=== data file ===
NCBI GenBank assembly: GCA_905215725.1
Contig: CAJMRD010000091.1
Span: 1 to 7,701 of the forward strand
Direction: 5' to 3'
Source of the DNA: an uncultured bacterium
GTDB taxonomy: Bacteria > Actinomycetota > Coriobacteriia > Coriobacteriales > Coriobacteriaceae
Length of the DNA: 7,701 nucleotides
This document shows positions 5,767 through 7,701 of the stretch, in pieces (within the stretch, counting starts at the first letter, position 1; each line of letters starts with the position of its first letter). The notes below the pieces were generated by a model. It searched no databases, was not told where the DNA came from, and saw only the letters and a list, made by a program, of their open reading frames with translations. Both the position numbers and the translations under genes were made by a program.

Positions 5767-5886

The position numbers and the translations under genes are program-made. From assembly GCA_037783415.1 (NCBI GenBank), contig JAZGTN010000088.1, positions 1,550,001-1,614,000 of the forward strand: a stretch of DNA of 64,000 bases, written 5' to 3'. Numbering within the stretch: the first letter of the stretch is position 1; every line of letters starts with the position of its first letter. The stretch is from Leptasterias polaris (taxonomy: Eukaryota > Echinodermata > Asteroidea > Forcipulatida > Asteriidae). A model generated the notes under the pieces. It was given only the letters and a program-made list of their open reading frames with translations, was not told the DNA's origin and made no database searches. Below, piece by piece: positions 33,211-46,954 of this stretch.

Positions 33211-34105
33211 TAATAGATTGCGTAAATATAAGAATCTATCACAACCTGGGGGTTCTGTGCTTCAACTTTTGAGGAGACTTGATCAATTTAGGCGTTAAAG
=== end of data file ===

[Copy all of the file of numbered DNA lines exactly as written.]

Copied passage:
NCBI GenBank assembly: GCA_905215725.1
Contig: CAJMRD010000091.1
Span: 1 to 7,701 of the forward strand
Direction: 5' to 3'
Source of the DNA: an uncultured bacterium
GTDB taxonomy: Bacteria > Actinomycetota > Coriobacteriia > Coriobacteriales > Coriobacteriaceae
Length of the DNA: 7,701 nucleotides
This document shows positions 5,767 through 7,701 of the stretch, in pieces (within the stretch, counting starts at the first letter, position 1; each line of letters starts with the position of its first letter). The notes below the pieces were generated by a model. It searched no databases, was not told where the DNA came from, and saw only the letters and a list, made by a program, of their open reading frames with translations. Both the position numbers and the translations under genes were made by a program.

Positions 5767-5886

The position numbers and the translations under genes are program-made. From assembly GCA_037783415.1 (NCBI GenBank), contig JAZGTN010000088.1, positions 1,550,001-1,614,000 of the forward strand: a stretch of DNA of 64,000 bases, written 5' to 3'. Numbering within the stretch: the first letter of the stretch is position 1; every line of letters starts with the position of its first letter. The stretch is from Leptasterias polaris (taxonomy: Eukaryota > Echinodermata > Asteroidea > Forcipulatida > Asteriidae). A model generated the notes under the pieces. It was given only the letters and a program-made list of their open reading frames with translations, was not told the DNA's origin and made no database searches. Below, piece by piece: positions 33,211-46,954 of this stretch.

Positions 33211-34105
33211 TAATAGATTGCGTAAATATAAGAATCTATCACAACCTGGGGGTTCTGTGCTTCAACTTTTGAGGAGACTTGATCAATTTAGGCGTTAAAG